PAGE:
End-To-End Models for the Analysis of Marine Ecosystems: Challenges, Issues, and Next Steps

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Title End-To-End Models for the Analysis of Marine Ecosystems: Challenges, Issues, and Next Steps
Author Rose, Kenneth A.; Allen, J.Icarus; Artioli, Yuri; Barange, Manuel; Blackford, Jerry; Carlotti, Francois; Cropp, Roger Allan; Daewel, Ute; Edwards, Karen; Flynn, Kevin; Hill, Simeon L.; HilleRisLambers, Reinier; Huse, Geir; Mackinson, Steven; Megrey, Bernard; Moll, Andreas; Rivkin, Richard; Salihoglu, Baris; Schrum, Corinna; Shannon, Lynne; Shin, Yunne-Jai; Smith, S. Lan; Smith, Chris; Solidoro, Cosimo; John, Michael St.; Zhou, Meng
Journal Name Marine and Coastal Fisheries
Year Published 2010
Place of publication United States
Publisher American Fisheries Society
Abstract There is growing interest in models of marine ecosystems that deal with the effects of climate change through the higher trophic levels. Such end-to-end models combine physicochemical oceanographic descriptors and organisms ranging from microbes to higher-trophic-level (HTL) organisms, including humans, in a single modeling framework. The demand for such approaches arises from the need for quantitative tools for ecosystem-based management, particularly models that can deal with bottom-up and top-down controls that operate simultaneously and vary in time and space and that are capable of handling the multiple impacts expected under climate change. End-to-end models are now feasible because of improvements in the component submodels and the availability of sufficient computing power. We discuss nine issues related to the development of end-to-end models. These issues relate to formulation of the zooplankton submodel, melding of multiple temporal and spatial scales, acclimation and adaptation, behavioral movement, software and technology, model coupling, skill assessment, and interdisciplinary challenges. We urge restraint in using end-to-end models in a true forecasting mode until we know more about their performance. End-to-end models will challenge the available data and our ability to analyze and interpret complicated models that generate complex behavior. End-to-end modeling is in its early developmental stages and thus presents an opportunity to establish an open-access, community-based approach supported by a suite of true interdisciplinary efforts.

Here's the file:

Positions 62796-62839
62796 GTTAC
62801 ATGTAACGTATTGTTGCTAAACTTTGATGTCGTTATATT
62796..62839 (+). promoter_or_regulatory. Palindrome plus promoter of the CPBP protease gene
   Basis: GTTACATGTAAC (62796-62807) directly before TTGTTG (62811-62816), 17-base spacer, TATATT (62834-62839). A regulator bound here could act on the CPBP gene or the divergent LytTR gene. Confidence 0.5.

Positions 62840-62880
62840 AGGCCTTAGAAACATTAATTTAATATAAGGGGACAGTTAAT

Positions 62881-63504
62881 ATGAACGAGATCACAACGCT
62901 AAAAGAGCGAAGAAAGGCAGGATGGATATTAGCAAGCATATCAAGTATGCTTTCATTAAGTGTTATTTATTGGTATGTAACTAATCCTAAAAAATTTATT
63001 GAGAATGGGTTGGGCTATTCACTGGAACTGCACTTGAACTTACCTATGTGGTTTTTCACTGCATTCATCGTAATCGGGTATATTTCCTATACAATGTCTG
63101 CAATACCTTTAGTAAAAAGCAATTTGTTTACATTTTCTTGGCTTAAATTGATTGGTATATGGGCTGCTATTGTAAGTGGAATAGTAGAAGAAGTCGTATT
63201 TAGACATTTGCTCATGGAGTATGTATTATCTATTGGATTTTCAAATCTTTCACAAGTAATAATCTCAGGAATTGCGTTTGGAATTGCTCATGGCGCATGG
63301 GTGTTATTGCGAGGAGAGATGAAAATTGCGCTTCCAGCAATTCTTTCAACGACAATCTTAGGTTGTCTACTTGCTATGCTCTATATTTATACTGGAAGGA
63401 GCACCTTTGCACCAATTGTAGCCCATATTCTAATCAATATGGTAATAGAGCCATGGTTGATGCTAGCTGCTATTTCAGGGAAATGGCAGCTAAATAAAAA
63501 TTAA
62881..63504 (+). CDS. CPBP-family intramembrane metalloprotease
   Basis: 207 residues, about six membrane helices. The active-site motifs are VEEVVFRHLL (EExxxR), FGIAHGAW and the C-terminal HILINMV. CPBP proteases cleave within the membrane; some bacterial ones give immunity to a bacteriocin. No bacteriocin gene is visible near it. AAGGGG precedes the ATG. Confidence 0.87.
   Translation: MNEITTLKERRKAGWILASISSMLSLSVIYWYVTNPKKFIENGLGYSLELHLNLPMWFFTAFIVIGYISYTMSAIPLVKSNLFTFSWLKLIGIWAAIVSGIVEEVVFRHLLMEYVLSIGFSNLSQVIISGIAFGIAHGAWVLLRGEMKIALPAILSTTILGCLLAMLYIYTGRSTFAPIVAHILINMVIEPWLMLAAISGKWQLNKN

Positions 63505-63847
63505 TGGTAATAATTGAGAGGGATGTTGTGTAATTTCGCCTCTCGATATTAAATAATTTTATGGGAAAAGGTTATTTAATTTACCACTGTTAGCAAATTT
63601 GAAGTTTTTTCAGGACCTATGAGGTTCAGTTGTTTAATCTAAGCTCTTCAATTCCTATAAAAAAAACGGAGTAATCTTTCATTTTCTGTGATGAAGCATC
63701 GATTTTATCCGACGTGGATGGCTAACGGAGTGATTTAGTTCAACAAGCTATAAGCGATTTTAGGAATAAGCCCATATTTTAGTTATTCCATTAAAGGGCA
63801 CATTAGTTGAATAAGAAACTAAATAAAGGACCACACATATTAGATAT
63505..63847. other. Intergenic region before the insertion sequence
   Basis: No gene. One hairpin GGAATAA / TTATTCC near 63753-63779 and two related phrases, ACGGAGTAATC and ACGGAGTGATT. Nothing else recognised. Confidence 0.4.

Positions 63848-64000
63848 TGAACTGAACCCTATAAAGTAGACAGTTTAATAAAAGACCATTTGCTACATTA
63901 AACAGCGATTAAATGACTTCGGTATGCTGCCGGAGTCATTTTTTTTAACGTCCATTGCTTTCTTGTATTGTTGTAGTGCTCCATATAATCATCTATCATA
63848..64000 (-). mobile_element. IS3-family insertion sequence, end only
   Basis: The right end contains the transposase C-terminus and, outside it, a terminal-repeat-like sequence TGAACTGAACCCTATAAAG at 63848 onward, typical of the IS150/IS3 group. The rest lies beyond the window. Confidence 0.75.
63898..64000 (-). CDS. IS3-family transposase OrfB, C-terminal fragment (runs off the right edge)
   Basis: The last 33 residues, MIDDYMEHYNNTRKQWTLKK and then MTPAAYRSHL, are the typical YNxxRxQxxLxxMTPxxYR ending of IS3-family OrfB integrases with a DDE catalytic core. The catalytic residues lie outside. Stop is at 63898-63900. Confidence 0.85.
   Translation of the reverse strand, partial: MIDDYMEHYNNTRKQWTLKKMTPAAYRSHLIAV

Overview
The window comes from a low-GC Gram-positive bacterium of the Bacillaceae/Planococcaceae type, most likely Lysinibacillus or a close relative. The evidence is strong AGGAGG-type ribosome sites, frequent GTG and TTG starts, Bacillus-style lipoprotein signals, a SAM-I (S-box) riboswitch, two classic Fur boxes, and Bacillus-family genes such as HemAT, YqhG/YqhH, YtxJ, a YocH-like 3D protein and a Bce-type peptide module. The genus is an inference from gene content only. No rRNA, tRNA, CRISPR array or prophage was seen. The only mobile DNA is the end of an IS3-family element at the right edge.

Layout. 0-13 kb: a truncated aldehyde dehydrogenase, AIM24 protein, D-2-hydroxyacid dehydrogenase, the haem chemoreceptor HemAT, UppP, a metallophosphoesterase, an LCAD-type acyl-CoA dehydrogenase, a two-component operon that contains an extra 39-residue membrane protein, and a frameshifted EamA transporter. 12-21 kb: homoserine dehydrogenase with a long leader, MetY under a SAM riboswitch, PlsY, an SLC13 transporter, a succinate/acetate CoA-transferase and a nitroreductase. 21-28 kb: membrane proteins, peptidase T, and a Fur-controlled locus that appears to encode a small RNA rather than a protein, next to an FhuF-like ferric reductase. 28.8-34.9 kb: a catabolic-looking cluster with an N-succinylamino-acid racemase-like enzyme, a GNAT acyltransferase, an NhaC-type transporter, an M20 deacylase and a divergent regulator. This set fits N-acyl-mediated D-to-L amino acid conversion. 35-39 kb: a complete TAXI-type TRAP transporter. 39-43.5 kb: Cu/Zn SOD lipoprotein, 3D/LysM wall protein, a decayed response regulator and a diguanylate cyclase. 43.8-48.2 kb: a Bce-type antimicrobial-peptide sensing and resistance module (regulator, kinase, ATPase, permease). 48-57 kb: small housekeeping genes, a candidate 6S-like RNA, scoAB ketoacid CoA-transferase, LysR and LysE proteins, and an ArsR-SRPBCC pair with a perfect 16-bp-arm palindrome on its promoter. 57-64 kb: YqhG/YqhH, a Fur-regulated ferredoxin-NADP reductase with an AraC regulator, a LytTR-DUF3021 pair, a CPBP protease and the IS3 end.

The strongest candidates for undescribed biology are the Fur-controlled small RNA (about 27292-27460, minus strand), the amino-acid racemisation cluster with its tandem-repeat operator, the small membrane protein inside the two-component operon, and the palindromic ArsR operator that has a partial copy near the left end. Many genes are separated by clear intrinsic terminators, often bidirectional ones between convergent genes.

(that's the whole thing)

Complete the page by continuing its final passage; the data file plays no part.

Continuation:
Peer Reviewed Yes
Published Yes
Alternative URI http://dx.doi.org/10.1577/C09-059.1
Copyright Statement Copyright 2010 American Fisheries Society (AFS). The attached file is reproduced here in accordance with the copyright policy of the publisher. Please refer to the journal's website for access to the definitive, published version.
Volume 2
Page from 115
Page to 130
ISSN 1942-5120
Date Accessioned 2010-05-21
Language en_AU
Faculty Faculty of Science, Environment, Engineering and Technology
Subject Biological Oceanography; Ecosystem Function
URI http://hdl.handle.net/10072/33145
Publication Type Journal Articles (Refereed Article)
Publication Type Code c1

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